Letter to the Toronto Star
Re: Dark days in Honduras
The attempt by President Manuel Zelaya of Honduras to use the resources of the state to facilitate economic and social opportunities for workers, the poor and the rural population cannot help but be divisive in a society that has historically privileged the needs and interests of its dominant members.
However, the push back from the military, the political elite and business sector to Zelaya's policy initiatives such as a minimum wage increase and nationalization of energy and telecommunication sectors should not cause hesitation in addressing the social, economic and political inequalities in Honduran and Latin American society.
The attack on the democratic process in Honduras is an act of class warfare by the privileged. The non-binding plebiscite is a mere pretext to stop the people from setting the country's priorities.
Political populism is not the problem. The problem is the fear of bringing the unwashed masses as central actors into the drama of national development in Honduras, and even in Canada.
Ajamu Nangwaya, Toronto
SOA/WHINSEC - Dissent a High form of Patriotism
June 28, 2009
Romeo Vasquez led the military coup in Honduras Sunday. Vasquez is a graduate of the U.S. military training facility at Fort Benning, Georgia, School of the Americas (SOA) now "WHINSEC," according to SOA Watch.
US Latino immigrants know the suffering in Honduras
Most Latinos or poeple of Latino descent sougnt refuge in the U.S. to escape oppression partially caused by U.S. foreign policiy. For example, forty-seven percent of Los Angeles residents are Latino or of Latino origin. Most sought refuge in the City of Angels and other American cities due to their experiencing human rights violations in their homelands: as unfair trade, military coups, torture and assassinations of friends or family members.
This seldom recognized history of the wave of immigrants on the U.S. southern border and root causes are provided in a short, animated Cannibol.com video, Borders.
In opposition to peace, justice and rule of law, Honduran military kidnapped the Chavez-style, democratically elected president, Manuel Zelaya and took him to the air force base just hours before he was to hold a referendum that would have enabled extending his term in office.
Zelaya flew to neighboring Costa Rica for political asylum. According to Zelaya speaking on Telesur from San Jose, Costa Rica, the soldiers fired guns and threatened to kill Zelaya if he resisted.
The military applied Electronic Warfare tactics on Hondurans, cutting Honduran state television, electricity in the capital, Tegucigalpa, telephones, cellphones and internet access to halt communications in and out. The military took over Government institutions.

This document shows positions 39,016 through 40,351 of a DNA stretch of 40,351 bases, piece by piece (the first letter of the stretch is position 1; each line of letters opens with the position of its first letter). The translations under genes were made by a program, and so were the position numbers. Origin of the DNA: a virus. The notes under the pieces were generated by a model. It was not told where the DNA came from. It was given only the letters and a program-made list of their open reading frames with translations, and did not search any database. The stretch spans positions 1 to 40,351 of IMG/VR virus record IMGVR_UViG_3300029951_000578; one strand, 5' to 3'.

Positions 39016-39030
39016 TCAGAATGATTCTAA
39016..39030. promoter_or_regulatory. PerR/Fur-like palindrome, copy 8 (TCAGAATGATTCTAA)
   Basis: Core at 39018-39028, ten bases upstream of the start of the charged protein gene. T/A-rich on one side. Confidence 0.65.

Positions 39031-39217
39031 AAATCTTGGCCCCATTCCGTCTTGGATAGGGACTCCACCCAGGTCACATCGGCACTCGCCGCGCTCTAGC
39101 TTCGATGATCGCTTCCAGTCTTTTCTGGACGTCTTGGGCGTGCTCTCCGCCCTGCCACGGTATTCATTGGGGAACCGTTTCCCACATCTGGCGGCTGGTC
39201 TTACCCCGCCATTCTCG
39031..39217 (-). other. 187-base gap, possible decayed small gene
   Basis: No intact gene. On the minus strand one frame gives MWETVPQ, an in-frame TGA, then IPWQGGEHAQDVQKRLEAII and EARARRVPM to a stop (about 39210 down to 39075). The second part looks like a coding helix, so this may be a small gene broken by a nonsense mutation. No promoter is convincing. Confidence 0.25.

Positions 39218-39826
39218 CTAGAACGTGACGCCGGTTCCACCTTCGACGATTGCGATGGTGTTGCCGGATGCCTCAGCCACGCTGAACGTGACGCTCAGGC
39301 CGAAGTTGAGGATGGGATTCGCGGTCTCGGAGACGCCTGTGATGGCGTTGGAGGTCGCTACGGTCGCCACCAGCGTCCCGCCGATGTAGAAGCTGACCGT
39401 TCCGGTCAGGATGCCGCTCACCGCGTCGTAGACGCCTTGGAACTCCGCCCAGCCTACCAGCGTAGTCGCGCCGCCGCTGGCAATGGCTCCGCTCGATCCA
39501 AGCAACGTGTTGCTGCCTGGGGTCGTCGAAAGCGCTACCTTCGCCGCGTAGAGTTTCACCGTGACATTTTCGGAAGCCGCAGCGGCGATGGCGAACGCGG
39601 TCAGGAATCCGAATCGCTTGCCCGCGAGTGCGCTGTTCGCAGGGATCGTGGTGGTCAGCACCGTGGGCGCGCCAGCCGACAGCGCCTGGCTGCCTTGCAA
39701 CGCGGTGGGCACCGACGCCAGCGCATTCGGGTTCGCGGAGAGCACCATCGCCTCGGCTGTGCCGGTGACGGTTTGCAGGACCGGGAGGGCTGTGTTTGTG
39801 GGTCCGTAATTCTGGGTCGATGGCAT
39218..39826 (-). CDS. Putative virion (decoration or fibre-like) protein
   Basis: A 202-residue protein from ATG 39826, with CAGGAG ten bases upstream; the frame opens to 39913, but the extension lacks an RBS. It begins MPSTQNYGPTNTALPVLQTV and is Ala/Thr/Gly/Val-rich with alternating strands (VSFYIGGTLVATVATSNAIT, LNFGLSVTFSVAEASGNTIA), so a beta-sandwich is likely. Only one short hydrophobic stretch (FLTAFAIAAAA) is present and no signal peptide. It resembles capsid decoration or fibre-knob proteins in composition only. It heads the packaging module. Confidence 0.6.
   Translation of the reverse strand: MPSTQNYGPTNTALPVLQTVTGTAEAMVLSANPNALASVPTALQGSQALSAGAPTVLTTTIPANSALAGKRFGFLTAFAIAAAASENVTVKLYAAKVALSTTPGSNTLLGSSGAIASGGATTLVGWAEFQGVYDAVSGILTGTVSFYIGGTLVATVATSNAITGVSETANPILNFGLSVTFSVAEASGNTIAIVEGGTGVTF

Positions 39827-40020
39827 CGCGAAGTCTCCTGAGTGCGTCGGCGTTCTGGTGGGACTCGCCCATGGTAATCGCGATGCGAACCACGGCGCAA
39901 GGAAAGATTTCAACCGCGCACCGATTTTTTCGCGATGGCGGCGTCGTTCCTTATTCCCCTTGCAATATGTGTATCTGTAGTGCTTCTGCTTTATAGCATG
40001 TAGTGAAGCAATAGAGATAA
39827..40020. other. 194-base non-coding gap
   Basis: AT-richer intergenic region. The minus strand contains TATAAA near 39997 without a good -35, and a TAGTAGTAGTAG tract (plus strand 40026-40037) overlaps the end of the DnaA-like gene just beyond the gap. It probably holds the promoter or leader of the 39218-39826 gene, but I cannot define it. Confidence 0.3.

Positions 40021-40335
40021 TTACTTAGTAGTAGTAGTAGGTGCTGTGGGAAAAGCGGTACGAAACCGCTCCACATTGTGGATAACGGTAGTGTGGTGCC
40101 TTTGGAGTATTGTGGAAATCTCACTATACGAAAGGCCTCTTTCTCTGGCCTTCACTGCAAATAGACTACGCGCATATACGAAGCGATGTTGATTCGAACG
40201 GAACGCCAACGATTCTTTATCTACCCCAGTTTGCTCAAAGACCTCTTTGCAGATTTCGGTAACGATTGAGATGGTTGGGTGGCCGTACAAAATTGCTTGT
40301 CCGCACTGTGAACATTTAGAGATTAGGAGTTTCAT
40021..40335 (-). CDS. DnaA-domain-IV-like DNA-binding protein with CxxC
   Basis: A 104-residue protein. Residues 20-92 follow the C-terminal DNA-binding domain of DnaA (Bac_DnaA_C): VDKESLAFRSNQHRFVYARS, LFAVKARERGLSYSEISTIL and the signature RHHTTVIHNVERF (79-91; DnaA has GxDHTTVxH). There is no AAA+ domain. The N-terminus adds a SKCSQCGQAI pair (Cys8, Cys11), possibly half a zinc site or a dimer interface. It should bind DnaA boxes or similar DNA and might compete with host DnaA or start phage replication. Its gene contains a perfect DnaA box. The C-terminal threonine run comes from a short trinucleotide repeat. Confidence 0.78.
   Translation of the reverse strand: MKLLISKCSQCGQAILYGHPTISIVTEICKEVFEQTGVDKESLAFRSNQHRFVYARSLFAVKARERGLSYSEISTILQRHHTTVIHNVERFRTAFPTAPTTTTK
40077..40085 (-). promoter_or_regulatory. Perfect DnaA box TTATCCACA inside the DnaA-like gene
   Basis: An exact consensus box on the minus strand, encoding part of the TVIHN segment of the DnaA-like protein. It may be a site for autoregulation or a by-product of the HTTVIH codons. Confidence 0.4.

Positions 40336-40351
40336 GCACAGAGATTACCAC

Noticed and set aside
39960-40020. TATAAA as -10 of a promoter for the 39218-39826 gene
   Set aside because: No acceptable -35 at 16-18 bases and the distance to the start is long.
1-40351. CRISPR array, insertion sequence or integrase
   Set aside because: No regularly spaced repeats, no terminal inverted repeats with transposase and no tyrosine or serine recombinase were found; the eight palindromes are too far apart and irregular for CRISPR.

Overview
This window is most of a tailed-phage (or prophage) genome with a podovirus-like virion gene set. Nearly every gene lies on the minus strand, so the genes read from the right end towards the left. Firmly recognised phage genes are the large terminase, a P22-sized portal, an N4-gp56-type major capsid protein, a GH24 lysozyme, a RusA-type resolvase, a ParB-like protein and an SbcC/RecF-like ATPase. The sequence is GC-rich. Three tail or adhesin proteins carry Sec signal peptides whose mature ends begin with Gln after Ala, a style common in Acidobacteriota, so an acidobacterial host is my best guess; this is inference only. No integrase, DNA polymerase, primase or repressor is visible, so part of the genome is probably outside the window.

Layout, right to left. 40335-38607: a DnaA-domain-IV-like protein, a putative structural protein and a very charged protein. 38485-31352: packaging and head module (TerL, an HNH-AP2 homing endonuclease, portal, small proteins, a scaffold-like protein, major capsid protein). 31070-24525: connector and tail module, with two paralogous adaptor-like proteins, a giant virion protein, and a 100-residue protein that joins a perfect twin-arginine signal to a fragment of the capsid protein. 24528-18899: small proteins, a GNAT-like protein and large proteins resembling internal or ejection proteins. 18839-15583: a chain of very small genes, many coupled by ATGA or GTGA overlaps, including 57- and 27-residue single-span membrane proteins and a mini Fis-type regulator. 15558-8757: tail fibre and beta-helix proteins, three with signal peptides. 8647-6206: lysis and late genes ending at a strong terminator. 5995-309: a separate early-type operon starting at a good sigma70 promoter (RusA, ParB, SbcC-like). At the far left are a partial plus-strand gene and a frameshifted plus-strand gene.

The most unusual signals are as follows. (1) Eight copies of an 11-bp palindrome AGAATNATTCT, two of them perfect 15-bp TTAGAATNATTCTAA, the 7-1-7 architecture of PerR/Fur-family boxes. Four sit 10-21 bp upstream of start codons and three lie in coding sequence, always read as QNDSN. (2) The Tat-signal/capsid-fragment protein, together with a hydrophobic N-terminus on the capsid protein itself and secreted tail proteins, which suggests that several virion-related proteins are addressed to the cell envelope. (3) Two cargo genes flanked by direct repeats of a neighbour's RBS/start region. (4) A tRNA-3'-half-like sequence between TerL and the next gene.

Ignoring “stay-home" warnings, hundreds of Zelaya and democracy supporters flooded onto streets of Tegucigalpa shouting, "We want Mel!" (Mel is the president's nickname.) Some protesters lay down in the streets to prevent military vehicles from passing, according to AFP.
Hugo Chavez commented that today's coup appears like CIA activity.
After days of mounting pressure, Zelaya had told an El Pais reporter that “unknown people from the US government" had “made some phone calls” and that “"If I'm sitting here today in the President's office, it's thanks to the U.S." This begs the question: Is the fact that Zelaya is not in the Honduran President’s office today due to the U.S.?
Americans paying for coups, kidnaps and torturing the poor
US government is paying scholarships to soldiers from South and Central Americans to learn to “torture and oppress its own people,” according to the documentary, On The Line, featuring work of SOA Watch.
SOA Watch has been a forceful education leader in the field of human rights and working towards accountability of US DoD SOA graduates. According to the human rights group, SOA graduates have suppressed Latin American democracy through persecution, torture, assassinations and military coups highlighted in The Real News video, Past is Present in Latin America.
SOA human rights violations and its breach of international law are nothing new to Hondurans. SOA Watch reported that
In 1975, SOA Graduate General Juan Melgar Castro became the military dictator of Honduras.
From 1980-1982 SOA graduate, Policarpo Paz Garcia headed the dictatorial Honduran regime and intensified repression and murder by Battalion 3-16, one of the most feared of all Latin America death squads.
Honduran SOA graduates, with help of Argentine SOA graduates, founded Battalion 3-16.
José Valle, SOA graduate, admitted torturer, member of Battalion 316 stated,
Costa Rica President is calling for international solidarity for Honduran democracy. European Union called for Zelaya's release. President Obama said he was deeply concerned, requested Hondurans to “respect democratic norms,” and has validated that Zelaya is still the country's president.
SOA Watch members asks Americans to call the State Department (202.647.4000 or 1.800.877.8339) and the White House (202.456.1111, Switchboard: 202.456.1414) and demand that they call for immediate reinstatement of Honduran President Zelaya.